WOODRUFF: We continue with our lead story. Commerce Secretary William Daley is taking over as chairman of Al Gore's presidential campaign, after Tony Coelho resigned, citing health problems.

Once again, we go to CNN's John King for details and background.


KING (voice-over): The shakeup puts the Gore campaign in the hands of one of the Democratic strategist. Commerce Secretary Bill Daley is leaving the cabinet, effective July 15.

GORE: He will have complete charge of the campaign. Everybody on the team is excited about that. Most of all me. His decision to accept the post of national chairman completes the second major makeover of the Gore campaign in a year.

On the way out is current chairman Tony Coelho, and several sources tell CNN campaign manager Donna Brazille will see her role reduced in a shakeup orchestrated by strategists Carter Eskew. The new team will be lead by Daley and Eskew, and puts most day-to-day management responsibilities in the hands of veteran Democrat strategist Tad Devine.

Coelho is being treated for an intestinal inflammation and has had several epileptic seizures attributed to stress.

"In light of his doctor's advice and the rigors of directing a presidential campaign, Mr. Coelho has decided to step aside."

Coelho joined the Gore campaign amid criticism the vice president was taking former New Jersey Senator Bill Bradley's primary challenge too lightly, and shifted Gore headquarters from Washington to Nashville was one of his big early moves.

But now, Republican George W. Bush leads in national polls and in many of the key electoral battleground states, and many Democrats complain that Gore has not had a consistent effective strategy in the three months since he clenched the Democratic nomination.

PETER HART, DEMOCRATIC POLLSTER: I think that Al Gore needs to kickstart this campaign one more time. But understand something, it all comes back to the candidate. It is not the people around him. Al Gore needs to understand himself and understand this message.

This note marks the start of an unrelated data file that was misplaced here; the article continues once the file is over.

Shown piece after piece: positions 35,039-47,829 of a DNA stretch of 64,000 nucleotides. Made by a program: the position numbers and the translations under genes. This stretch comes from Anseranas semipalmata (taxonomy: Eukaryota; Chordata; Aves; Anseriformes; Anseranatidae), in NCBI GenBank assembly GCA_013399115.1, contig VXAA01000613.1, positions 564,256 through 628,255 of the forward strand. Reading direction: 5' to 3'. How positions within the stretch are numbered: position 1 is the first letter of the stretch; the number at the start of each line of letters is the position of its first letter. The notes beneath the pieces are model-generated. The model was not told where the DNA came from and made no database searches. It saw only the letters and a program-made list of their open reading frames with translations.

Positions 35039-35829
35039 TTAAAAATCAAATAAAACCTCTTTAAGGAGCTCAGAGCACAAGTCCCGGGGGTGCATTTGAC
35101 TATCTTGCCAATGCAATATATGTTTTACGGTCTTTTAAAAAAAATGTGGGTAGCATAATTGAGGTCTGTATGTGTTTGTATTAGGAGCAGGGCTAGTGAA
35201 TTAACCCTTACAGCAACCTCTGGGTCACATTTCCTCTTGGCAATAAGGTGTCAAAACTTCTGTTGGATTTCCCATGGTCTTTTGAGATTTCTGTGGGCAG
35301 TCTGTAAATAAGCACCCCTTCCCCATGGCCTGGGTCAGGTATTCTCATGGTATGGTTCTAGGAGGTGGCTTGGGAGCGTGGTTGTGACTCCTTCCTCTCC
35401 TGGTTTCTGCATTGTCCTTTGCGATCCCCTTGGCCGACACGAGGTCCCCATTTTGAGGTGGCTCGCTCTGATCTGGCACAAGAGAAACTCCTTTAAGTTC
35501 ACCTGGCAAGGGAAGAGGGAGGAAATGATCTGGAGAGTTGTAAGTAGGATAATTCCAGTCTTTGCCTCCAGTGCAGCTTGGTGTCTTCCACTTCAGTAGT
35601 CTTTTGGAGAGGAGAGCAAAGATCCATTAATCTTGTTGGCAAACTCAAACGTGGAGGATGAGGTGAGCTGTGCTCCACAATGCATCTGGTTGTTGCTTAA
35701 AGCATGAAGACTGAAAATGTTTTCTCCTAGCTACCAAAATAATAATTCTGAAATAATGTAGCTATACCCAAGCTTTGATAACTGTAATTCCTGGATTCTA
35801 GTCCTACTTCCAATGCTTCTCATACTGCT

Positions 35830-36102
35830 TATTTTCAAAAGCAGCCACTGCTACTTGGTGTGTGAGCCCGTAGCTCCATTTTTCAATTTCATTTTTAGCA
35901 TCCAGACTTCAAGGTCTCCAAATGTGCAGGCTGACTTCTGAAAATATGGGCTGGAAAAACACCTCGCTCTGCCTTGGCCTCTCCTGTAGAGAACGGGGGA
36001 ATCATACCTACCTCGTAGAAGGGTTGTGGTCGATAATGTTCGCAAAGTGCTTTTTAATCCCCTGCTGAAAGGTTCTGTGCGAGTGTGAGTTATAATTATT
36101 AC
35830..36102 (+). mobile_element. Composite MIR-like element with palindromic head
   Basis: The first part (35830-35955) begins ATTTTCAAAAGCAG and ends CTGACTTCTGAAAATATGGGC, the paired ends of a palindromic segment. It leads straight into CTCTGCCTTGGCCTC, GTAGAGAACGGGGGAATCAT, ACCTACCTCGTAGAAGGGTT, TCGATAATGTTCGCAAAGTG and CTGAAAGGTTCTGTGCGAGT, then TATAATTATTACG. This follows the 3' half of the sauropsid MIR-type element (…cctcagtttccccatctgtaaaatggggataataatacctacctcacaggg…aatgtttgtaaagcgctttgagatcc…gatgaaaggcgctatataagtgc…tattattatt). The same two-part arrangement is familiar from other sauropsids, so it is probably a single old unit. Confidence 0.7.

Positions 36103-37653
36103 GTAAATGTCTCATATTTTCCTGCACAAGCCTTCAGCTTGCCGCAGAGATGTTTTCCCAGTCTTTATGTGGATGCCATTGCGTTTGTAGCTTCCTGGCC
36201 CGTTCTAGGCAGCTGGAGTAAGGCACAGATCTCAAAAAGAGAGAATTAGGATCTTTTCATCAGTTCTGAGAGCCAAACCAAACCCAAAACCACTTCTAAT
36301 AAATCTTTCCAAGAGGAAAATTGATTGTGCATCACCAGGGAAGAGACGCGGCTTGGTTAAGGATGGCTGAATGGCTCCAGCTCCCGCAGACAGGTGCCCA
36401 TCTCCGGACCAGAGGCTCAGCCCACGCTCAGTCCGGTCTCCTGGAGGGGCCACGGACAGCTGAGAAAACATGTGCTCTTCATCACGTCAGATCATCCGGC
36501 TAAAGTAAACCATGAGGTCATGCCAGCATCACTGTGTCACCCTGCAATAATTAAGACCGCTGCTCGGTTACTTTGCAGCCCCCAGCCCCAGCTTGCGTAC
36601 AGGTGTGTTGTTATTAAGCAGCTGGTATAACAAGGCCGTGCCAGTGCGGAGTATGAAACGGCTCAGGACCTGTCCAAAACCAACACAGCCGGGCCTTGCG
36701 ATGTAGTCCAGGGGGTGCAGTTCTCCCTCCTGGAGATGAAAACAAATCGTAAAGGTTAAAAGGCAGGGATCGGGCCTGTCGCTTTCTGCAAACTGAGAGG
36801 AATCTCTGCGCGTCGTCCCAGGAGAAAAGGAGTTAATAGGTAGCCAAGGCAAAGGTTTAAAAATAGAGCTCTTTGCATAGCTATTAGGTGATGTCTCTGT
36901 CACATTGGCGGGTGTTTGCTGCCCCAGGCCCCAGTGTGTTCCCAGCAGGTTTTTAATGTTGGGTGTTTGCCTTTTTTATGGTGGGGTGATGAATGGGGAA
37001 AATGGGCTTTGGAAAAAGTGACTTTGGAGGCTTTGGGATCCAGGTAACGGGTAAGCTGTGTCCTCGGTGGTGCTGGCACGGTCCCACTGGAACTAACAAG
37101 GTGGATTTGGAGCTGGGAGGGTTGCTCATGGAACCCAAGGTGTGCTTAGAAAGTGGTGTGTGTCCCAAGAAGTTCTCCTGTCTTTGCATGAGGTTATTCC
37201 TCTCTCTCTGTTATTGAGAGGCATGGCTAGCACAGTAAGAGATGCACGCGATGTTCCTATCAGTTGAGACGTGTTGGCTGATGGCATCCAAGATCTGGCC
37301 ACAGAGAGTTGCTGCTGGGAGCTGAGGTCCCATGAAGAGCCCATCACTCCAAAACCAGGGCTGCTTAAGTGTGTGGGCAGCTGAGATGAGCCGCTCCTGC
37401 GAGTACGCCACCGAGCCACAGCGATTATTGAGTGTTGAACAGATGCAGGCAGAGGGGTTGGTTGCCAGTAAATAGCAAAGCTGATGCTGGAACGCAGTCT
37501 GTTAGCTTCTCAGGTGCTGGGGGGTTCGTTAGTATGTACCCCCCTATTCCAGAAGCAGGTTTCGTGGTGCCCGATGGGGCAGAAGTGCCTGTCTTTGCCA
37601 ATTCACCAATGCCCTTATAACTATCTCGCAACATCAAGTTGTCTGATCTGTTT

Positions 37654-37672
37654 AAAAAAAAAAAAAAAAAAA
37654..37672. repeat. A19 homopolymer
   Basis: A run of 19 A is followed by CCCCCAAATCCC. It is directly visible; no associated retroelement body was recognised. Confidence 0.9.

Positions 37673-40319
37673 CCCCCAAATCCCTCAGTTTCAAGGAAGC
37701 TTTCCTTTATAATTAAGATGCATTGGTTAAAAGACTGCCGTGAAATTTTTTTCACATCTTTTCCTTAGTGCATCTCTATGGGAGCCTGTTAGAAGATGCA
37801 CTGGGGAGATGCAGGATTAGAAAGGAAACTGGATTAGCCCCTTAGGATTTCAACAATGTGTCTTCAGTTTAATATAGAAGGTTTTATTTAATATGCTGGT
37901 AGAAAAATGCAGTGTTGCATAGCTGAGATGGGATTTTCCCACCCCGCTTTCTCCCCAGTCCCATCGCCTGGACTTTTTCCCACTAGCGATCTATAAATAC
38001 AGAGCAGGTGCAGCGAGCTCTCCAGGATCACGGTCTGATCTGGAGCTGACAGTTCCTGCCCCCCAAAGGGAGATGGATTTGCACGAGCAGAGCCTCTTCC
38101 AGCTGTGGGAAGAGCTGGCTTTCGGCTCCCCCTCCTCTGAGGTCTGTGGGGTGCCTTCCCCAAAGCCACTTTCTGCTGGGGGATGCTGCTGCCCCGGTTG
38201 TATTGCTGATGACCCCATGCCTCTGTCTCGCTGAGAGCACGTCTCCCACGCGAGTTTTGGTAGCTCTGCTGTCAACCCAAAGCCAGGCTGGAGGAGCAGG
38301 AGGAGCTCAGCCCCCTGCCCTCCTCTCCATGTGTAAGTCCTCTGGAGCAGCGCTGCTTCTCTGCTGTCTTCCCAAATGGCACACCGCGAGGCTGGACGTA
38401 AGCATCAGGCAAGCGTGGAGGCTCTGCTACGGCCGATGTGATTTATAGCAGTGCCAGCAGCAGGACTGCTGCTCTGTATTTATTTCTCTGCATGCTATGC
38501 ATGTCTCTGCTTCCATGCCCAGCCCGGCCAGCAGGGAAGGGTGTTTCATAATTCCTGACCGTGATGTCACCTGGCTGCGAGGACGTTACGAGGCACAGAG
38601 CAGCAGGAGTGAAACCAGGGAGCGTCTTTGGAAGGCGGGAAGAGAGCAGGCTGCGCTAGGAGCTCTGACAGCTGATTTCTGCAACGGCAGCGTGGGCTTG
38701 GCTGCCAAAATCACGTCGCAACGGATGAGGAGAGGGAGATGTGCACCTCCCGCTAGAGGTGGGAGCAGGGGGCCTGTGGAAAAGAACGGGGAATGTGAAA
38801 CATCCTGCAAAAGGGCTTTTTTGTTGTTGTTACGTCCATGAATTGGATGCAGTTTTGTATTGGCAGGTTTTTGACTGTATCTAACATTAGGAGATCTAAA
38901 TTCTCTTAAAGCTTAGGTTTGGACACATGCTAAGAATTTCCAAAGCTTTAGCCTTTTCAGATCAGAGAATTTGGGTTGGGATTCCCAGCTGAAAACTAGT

KING: Top Gore advisers say Coelho was not asked to leave and that he will continue to play an informal role. It's no secret Coelho and Brazille have sparred with Eskew, and there have been on and off talks with Daley for months. He is the brother of Chicago Mayor Richard Daley and has been a key Clinton administrator troubleshooter on trade and other economic issues.

(on camera): Daley's resignation from the Clinton cabinet takes effect a month from now, but he says he'll quickly try to immerse himself in his new job, beginning with a round of campaign strategy discussions this coming weekend.

John King, CNN, the White House.


WOODRUFF: George W. Bush's campaign seems to be hoping that the Gore campaign shake-up will reinforce one of its leading lines of attack against the vice president.

Our Candy Crowley is on the road with Bush.


CROWLEY (voice-over): As the Bush campaign stayed the course through Maine into Massachusetts, communications director Karen Hughes wished Tony Coelho well, but could not let the moment pass without wondering if the staff changeover means another reinvention of the Gore campaign. While the vice president endures another change at the top, George Bush revels in staff stability.

Hughes, along with campaign manager Joe Alba and chief political strategist Karl Rove form what a reporter once called the "iron triangle," a referent to the solid protection they provide they're candidate. It could stand as well for the durability of those who honcho the Bush campaign for president. All three have been with Bush since his first campaign for governor in '94. They report to chairman Don Evans, a Bush friend and confidant since the '70s.

In the world according to Bush, the coin of the realm is loyalty, a basic tenet underscored for the governor when he watched the desertions from his father's failing bid for re-election in '92. Bush demands and receives fierce loyalty.

"I'm not in this because I want to be a political consultant," says Hughes. I'm in this because I want the governor to be president. I wouldn't do this for anyone else."

Staffers say Bush returns in kind. In New Hampshire, scene of the campaign's darkest hour to date, even before the polls closed on a huge and surprising primary defeat for Bush, rumors of a campaign shakeup flew. A top staffer laughed, saying at the time, the governor is bucking us up, making it clear we need to move on. No blame game.

The Bush hierarchy is Washington-free, and until now, without national campaign experience. Early on, Hughes offered to step aside if the governor wanted someone with national experience, but Bush said no.

Still, if New Hampshire solidified the inside of the Bush campaign, it horrified some on the outside, who complained experience was needed. Since then, some Washington pros have been added to the payroll. Additionally, the so-called "Gang of Six," a collection of pro-bono insiders, now advises the campaign.

(on camera): But the upper echelons of the Bush campaign remain all Texas, all loyal. And come what may, they expect to be in place -- in the same places -- this November. It is, however, a feeling easy to come by when things are going relatively well.

Candy Crowley, CNN, Boston.


WOODRUFF: People inside the Bush camp are not the only ones who've suggested that changes in the Gore campaign speak to ongoing problem for the vice president. Here's our senior political analyst Bill Schneider -- Bill.